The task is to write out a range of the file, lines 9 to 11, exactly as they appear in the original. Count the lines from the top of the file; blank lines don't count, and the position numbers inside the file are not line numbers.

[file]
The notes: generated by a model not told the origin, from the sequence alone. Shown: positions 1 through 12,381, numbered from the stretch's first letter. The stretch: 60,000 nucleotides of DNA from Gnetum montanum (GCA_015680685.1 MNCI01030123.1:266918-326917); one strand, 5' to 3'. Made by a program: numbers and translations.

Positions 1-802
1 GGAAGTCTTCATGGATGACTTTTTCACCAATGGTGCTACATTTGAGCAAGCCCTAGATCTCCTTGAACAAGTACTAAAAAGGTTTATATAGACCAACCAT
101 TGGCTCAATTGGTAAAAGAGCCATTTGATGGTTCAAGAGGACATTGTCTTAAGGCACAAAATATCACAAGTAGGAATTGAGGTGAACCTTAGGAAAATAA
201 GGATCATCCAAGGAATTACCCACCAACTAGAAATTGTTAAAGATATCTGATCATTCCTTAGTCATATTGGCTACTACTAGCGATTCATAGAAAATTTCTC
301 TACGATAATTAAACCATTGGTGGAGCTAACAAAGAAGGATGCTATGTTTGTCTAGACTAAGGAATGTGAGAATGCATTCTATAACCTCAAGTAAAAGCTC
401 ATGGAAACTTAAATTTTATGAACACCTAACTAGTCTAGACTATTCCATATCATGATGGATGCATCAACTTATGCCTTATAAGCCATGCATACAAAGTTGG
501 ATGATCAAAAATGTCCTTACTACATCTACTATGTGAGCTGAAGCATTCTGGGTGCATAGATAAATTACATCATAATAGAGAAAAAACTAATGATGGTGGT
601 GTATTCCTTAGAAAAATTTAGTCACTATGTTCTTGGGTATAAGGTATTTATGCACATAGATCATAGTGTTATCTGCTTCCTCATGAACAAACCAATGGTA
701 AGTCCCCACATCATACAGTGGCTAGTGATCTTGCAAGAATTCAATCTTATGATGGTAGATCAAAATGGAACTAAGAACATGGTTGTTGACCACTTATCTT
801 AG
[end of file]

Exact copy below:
601 GTATTCCTTAGAAAAATTTAGTCACTATGTTCTTGGGTATAAGGTATTTATGCACATAGATCATAGTGTTATCTGCTTCCTCATGAACAAACCAATGGTA
701 AGTCCCCACATCATACAGTGGCTAGTGATCTTGCAAGAATTCAATCTTATGATGGTAGATCAAAATGGAACTAAGAACATGGTTGTTGACCACTTATCTT
801 AG